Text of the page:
Why a cross-platform Microsoft is good for your business

Microsoft is preaching the mantra ‘any developer, any app, any platform.’ But it’s not just dev tools. It’s about wider technology choices for the business.

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Microsoft has joined the Linux Foundation as a Platinum member. Google is joining not just the .NET foundation but the steering committee, alongside RedHat and Samsung, which is supporting .NET code on all of its Tizen devices, from smart TVs to wearables and IoT devices, running on ARM. The preview of SQL Server on Linux is ready for IT teams to try out and it has key security and data warehouse features, not just the basics. A version of Microsoft’s premier development tool, Visual Studio, has even come to Mac OS.

Surprised? You shouldn’t be. Microsoft has been moving to this cross-platform, collaborative, open source world for several years. In 2008, Microsoft started contributing to Hadoop. In 2012, Scott Guthrie (now the executive vice president of Microsoft’s Cloud and Enterprise group), announced what was then the new Windows Azure cloud by setting up Linux VMs from a Mac. And in 2014, Microsoft made .NET open source and cross platform. PowerShell followed in 2016. And for containers, one of the key emerging technologies for microservices, Microsoft chose to take a dependency on Docker, an open source project that started on Linux — not just for Azure but for Windows Server 2016 as well.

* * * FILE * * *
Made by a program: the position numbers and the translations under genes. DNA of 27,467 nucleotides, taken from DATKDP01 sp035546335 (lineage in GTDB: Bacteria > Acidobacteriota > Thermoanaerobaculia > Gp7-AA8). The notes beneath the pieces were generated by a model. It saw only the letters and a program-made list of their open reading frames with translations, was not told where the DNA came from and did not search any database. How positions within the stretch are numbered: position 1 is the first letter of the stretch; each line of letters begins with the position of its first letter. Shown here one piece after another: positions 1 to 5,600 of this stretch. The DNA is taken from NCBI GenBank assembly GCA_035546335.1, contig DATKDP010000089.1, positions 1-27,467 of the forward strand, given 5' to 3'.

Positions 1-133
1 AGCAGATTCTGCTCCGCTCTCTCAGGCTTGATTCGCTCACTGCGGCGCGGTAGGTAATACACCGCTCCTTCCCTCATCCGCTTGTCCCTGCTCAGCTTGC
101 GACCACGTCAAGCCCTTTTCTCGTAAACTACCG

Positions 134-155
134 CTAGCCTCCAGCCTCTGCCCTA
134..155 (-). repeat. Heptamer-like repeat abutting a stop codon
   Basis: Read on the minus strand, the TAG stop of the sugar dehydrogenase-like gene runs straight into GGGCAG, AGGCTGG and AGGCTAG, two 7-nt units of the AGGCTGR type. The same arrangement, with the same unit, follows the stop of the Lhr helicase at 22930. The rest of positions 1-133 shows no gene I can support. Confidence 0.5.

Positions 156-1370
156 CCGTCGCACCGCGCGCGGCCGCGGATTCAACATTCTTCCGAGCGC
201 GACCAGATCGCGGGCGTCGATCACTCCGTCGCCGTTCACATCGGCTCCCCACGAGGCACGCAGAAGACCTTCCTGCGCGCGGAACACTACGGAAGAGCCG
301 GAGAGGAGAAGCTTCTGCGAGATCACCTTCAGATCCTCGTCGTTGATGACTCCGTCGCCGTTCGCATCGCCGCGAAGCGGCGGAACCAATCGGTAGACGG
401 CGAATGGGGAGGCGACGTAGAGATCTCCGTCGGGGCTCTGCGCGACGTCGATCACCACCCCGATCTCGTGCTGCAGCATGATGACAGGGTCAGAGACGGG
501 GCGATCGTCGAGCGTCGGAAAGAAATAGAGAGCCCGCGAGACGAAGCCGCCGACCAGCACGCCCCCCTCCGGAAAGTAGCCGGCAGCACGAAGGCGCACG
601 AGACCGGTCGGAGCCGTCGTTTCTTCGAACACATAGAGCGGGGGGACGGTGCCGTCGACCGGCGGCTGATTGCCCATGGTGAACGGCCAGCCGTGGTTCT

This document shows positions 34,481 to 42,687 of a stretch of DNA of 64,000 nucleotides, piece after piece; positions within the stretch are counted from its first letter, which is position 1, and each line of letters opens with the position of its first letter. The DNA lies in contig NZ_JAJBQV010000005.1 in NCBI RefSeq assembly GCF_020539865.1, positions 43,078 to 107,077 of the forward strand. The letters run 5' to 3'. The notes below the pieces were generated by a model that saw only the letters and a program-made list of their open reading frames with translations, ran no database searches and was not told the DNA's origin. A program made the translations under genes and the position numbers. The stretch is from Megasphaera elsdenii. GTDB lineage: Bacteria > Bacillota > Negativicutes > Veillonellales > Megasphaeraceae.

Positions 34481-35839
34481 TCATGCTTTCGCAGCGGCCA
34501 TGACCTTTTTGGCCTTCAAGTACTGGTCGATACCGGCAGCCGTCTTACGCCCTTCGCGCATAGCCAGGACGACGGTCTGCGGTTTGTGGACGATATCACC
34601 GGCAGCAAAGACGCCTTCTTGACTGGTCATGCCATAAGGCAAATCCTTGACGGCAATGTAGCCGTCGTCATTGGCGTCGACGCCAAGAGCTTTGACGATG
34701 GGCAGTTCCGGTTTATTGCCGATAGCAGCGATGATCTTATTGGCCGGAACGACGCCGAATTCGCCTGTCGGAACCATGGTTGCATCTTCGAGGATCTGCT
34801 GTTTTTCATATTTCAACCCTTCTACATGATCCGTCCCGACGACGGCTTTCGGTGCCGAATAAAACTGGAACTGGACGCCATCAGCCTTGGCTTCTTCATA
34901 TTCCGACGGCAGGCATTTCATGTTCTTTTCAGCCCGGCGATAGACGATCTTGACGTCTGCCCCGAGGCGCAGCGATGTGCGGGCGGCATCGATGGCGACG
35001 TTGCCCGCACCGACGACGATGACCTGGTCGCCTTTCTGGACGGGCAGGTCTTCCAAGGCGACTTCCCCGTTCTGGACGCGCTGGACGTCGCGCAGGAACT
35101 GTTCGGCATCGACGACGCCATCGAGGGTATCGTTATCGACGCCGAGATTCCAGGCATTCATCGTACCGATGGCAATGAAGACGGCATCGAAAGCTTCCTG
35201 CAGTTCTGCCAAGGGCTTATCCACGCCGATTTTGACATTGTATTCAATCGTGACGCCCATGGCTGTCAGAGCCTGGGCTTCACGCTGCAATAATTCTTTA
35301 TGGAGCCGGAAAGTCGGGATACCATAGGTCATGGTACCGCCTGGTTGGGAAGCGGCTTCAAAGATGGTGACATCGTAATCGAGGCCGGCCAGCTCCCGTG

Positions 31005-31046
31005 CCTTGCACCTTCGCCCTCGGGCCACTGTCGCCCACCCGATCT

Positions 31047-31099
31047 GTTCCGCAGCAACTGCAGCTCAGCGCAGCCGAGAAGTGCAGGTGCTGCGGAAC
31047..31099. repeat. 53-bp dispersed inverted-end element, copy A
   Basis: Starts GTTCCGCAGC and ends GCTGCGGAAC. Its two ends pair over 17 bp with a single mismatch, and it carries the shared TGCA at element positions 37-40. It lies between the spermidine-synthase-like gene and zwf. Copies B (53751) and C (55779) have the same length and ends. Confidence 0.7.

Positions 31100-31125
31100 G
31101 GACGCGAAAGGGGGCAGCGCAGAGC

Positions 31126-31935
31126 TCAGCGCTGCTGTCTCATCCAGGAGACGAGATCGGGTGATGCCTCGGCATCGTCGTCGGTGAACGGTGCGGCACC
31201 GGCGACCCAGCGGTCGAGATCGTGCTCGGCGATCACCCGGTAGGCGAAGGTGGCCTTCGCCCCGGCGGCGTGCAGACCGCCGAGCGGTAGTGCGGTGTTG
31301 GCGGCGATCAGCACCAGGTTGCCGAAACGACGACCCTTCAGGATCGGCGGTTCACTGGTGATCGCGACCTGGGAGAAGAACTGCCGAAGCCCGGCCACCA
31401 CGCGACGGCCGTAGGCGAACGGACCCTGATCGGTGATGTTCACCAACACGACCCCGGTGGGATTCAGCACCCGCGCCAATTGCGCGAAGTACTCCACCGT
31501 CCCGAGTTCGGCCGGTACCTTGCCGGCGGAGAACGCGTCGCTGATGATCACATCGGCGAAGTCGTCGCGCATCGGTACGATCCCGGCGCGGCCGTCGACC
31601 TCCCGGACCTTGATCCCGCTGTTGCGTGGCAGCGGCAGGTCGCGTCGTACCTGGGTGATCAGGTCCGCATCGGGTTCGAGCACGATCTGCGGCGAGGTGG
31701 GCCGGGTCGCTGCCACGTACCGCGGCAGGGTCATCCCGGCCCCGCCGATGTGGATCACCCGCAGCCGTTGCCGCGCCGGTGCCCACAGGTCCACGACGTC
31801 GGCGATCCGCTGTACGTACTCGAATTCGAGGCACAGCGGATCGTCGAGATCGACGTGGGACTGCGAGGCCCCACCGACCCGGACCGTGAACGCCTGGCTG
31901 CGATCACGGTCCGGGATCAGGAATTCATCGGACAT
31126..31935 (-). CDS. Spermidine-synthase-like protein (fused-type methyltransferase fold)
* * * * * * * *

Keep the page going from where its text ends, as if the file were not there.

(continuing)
What does all this mean to you? Mitra Azizirad, corporate vice president for Microsoft’s developer and data division, says it’s about giving developers what they want on the platform of their choice. “We really are taking a big step forward in showing developers how we're really making it easier for them to build apps at unprecedented scale. Our mantra continues to be any developer, any app, any platform and we take it seriously to meet developers where they are,” she says.

Bringing a version of Visual Studio to the Mac (albeit based on Xamarin Studio rather than the same Visual Studio you have on Windows) is definitely about meeting developers where they are — in much the same way that the Windows Subsystem for Linux lets developers run Bash on Windows so they don’t have to pull out a Mac to easily work with Linux systems).

Visual Studio for Mac initially lets you do mobile, web and Universal Windows Platform (UWP) development — both client and back-end code — and it will soon let you create OS X applications using .NET Core.